The biggest spectator sport after football. The face of city sports is changing, says Decca Aitkenhead
When Damon Albarn, toothsome star of Britpop band Blur, bought a greyhound last month, the improbable purchase was widely regarded as another piece of mockney posturing. A nice middle-class boy from the Home Counties, Albarn's pseudo-romance with the working-class East End, assumed cockney twang and all, is infamous. But if, in buying the dog Honest Guv, Albarn hoped to buy into a bit more cockney credibility, he was sadly mistaken. For the sport always billed as horse racing's poor relation has now grown into its hip younger brother.

"I really haven't got a clue what's going on, but it doesn't seem to matter," says Alex Poirides, 25. "All I know is, every few minutes the lights go out and I shout like mad. Well, a load of people shout like mad, actually, and I know it sounds funny, but it really is a good laugh."

Poirides is out drinking with friends on a balmy Thursday night. Young doctors from Hampstead and London's West End, they are the kind you would expect to find in the bars of Covent Garden or Camden. To encounter them deep in the East End on the terraces of Walthamstow Greyhound Stadium is startling. More remarkable still, they look not one bit out of place.

The pink and green neon of Walthamstow stadium glows like the diner in Grease, a monument of kitsch drawing crowds of well over 2,000 on this Thursday night. "The Stow" is on the scale of a lower league football ground, but as we make our way through to the Paddock restaurant it becomes clear that the venue offers something very different from a midweek spectator sport. We pass a restaurant on the other

side of the track, private boxes below, and a bar and a function lounge upstairs, before reaching our table in the crowded and rowdy restaurant overlooking the track.

The tables are tended by impressively patient waitresses, happy to guide you through the bewildering complexities of the betting system. In no time we've picked our numbers and laid our bets, the lights have dimmed, six dogs spray out from the traps and the room erupts into cacophony of roars. By the first bend I'm shrieking like Eliza Doolittle.

"I'd like to say I knew what I'm doing, but the truth is I've had seven losers in seven races. I guess you could say I'm a trifle unlucky - but that's not what matters. It's just a really good night out." Martyn Price, 31, is entertaining some clients. They've travelled 50 miles to get here and it's not a cheap night out: dinner averages maybe pounds 20 a head, and he's betting pounds 20 a race. But spirits are high: "It's more entertaining than going down the pub, isn't it?"

Greyhound racing began in Manchester in 1926, a time of few leisure entertainments for working-class people. As an urban sport, run at night, it also offered them the only opportunity to bet, for there were no bookmakers' shops.

"That was the heyday of the dogs," explains Geoffrey Thomas, chief executive of the National Greyhound Racing Board. But by the 1950s it had acquired an unsavoury reputation while television was providing alternative entertainment. And, in 1961, off-track betting shops opened.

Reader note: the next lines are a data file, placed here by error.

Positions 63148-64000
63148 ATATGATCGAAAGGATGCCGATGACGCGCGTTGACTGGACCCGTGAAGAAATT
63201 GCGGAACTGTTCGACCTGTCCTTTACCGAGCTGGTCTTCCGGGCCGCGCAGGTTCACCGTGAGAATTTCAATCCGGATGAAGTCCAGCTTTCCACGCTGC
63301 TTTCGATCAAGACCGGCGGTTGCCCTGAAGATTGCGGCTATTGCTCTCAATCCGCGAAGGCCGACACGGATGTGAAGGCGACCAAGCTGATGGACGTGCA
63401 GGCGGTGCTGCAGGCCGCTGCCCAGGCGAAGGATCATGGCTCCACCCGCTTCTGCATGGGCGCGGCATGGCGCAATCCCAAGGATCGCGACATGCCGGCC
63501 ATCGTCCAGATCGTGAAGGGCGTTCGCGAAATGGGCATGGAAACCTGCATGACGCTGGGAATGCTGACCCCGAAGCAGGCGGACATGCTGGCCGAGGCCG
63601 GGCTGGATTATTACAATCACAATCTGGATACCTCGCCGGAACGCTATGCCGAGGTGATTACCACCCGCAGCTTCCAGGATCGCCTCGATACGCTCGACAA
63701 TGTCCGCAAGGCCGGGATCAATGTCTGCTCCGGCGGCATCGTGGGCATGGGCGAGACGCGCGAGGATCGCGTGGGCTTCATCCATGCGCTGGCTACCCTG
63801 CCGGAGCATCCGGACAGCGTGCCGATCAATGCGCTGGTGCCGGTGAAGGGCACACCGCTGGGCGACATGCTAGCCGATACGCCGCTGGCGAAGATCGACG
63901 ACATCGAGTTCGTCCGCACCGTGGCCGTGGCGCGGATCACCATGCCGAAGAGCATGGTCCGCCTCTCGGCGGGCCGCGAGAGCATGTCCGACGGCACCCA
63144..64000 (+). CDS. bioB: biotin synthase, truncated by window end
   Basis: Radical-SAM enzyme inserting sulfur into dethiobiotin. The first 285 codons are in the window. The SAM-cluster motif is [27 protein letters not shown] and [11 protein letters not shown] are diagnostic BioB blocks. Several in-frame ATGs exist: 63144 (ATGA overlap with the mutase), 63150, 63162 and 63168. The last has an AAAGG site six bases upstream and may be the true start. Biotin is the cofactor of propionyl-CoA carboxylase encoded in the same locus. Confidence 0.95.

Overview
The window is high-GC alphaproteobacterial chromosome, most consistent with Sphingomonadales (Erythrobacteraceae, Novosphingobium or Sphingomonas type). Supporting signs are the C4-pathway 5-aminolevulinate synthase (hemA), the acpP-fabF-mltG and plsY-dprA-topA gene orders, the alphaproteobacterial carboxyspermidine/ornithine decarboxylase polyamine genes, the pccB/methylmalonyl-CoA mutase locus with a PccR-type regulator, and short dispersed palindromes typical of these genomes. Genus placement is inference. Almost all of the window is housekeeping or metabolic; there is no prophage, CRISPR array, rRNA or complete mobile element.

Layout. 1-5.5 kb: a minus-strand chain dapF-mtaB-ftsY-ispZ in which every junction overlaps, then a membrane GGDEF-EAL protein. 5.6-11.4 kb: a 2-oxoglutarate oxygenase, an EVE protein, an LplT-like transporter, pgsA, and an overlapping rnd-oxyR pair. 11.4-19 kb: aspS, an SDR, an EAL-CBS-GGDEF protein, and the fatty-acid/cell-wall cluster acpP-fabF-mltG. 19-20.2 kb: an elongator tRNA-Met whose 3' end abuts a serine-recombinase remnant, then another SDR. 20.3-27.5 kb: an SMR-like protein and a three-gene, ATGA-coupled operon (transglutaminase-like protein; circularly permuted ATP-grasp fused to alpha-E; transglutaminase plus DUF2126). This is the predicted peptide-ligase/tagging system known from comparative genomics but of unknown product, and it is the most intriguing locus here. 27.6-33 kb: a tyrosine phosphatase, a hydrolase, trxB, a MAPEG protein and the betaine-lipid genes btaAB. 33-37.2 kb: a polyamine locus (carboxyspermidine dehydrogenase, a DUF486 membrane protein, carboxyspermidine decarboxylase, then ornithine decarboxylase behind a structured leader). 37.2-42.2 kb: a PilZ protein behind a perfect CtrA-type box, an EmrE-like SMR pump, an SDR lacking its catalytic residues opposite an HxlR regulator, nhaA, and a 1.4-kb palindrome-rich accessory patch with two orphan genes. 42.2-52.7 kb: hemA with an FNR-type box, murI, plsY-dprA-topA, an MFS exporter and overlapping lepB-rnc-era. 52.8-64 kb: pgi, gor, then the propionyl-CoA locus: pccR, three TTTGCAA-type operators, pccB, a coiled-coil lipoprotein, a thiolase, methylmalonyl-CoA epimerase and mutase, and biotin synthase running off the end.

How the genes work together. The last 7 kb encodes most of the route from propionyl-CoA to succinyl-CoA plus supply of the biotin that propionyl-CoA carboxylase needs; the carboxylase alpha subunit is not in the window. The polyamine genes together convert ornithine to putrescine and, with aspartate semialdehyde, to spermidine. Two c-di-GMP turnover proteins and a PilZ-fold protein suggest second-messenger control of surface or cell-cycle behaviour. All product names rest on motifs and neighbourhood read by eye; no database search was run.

In 1985, greyhound racing's total national turnover stood at pounds 63m. By the early 1990s, however, it had risen to more than pounds 100m. In marketing parlance, it had begun competing for the leisure pound as well as the gambling pound - introducing proper restaurants and facilities, squiring a few celebrity dogs such as Ballyregan Bob ("every sport needs its stars," sighs Thomas), and shedding the last vestiges of the seedy dog track image. After football, greyhounds are Britain's second-biggest spectator sport.

"I don't understand odds or how the betting works," admits Poirides, "but every quarter of an hour I give that bloke over there a quid, and somehow I seem to be winning. It's brilliant." Sure enough, Poirides's dog comes in again. It was, mind you, the choice of practically every punter in the place - and with a name like Camilla's Prince, this is probably unsurprising.

Shoulder to shoulder with the uninitiated stand the serious punters. Tara Elliot, 21, has been coming here with her boyfriend David, a shop assistant from Essex, once a week for as long as she can remember; he and his family recently bought a dog, Wallaby Boy. "You'd think the best thing about owning a dog is the feeling when it wins," he explains. "It's a brilliant feeling, all right - but still not as good as the feeling you get when you take it for a walk on a Sunday and everyone's looking."

Wallaby Boy and Honest Guv are trained by Chris Duggan, one of the official trainers for the track. The dogs don't come cheap; trainers' fees are about pounds 150 a month, and the best dogs can fetch up to pounds 20,000. But as the sport becomes more fashionable, the disparity of wealth and style among those involved is beginning to pose a threat. For some, like Albarn, it may be a fashion; to others, like David and Tara, the dogs are an abiding passion.

"You see, greyhound racing has really reached a crossroads. Do we cater for the aspirant market - people who don't come often, but spend more when they do? The corporate entertainment potential is huge, but how do we do that without forgetting our roots?" worries Thomas.

"Dog racing may be back in vogue, and that's great. But we have to be careful. The heart and soul of greyhounds have to be accommodated."